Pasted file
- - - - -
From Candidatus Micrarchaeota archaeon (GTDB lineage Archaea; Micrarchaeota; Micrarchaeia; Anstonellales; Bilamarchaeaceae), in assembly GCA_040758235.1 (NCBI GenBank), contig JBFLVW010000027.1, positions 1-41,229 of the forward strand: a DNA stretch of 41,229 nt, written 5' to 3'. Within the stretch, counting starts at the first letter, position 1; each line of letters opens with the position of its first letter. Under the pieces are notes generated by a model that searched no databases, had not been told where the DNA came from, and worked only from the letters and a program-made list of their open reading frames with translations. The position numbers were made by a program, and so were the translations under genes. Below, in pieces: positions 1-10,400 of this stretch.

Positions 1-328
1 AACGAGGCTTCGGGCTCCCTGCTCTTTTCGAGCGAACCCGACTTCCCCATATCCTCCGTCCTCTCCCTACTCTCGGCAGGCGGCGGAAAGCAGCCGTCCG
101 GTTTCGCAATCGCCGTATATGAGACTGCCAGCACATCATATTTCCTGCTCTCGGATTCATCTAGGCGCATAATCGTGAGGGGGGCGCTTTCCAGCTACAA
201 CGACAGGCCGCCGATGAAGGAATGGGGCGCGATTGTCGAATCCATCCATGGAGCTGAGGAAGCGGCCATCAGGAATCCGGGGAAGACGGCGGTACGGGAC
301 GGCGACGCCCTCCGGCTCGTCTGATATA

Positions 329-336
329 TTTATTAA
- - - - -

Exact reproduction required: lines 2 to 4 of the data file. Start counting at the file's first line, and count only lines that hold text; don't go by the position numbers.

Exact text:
Positions 1-328
1 AACGAGGCTTCGGGCTCCCTGCTCTTTTCGAGCGAACCCGACTTCCCCATATCCTCCGTCCTCTCCCTACTCTCGGCAGGCGGCGGAAAGCAGCCGTCCG
101 GTTTCGCAATCGCCGTATATGAGACTGCCAGCACATCATATTTCCTGCTCTCGGATTCATCTAGGCGCATAATCGTGAGGGGGGCGCTTTCCAGCTACAA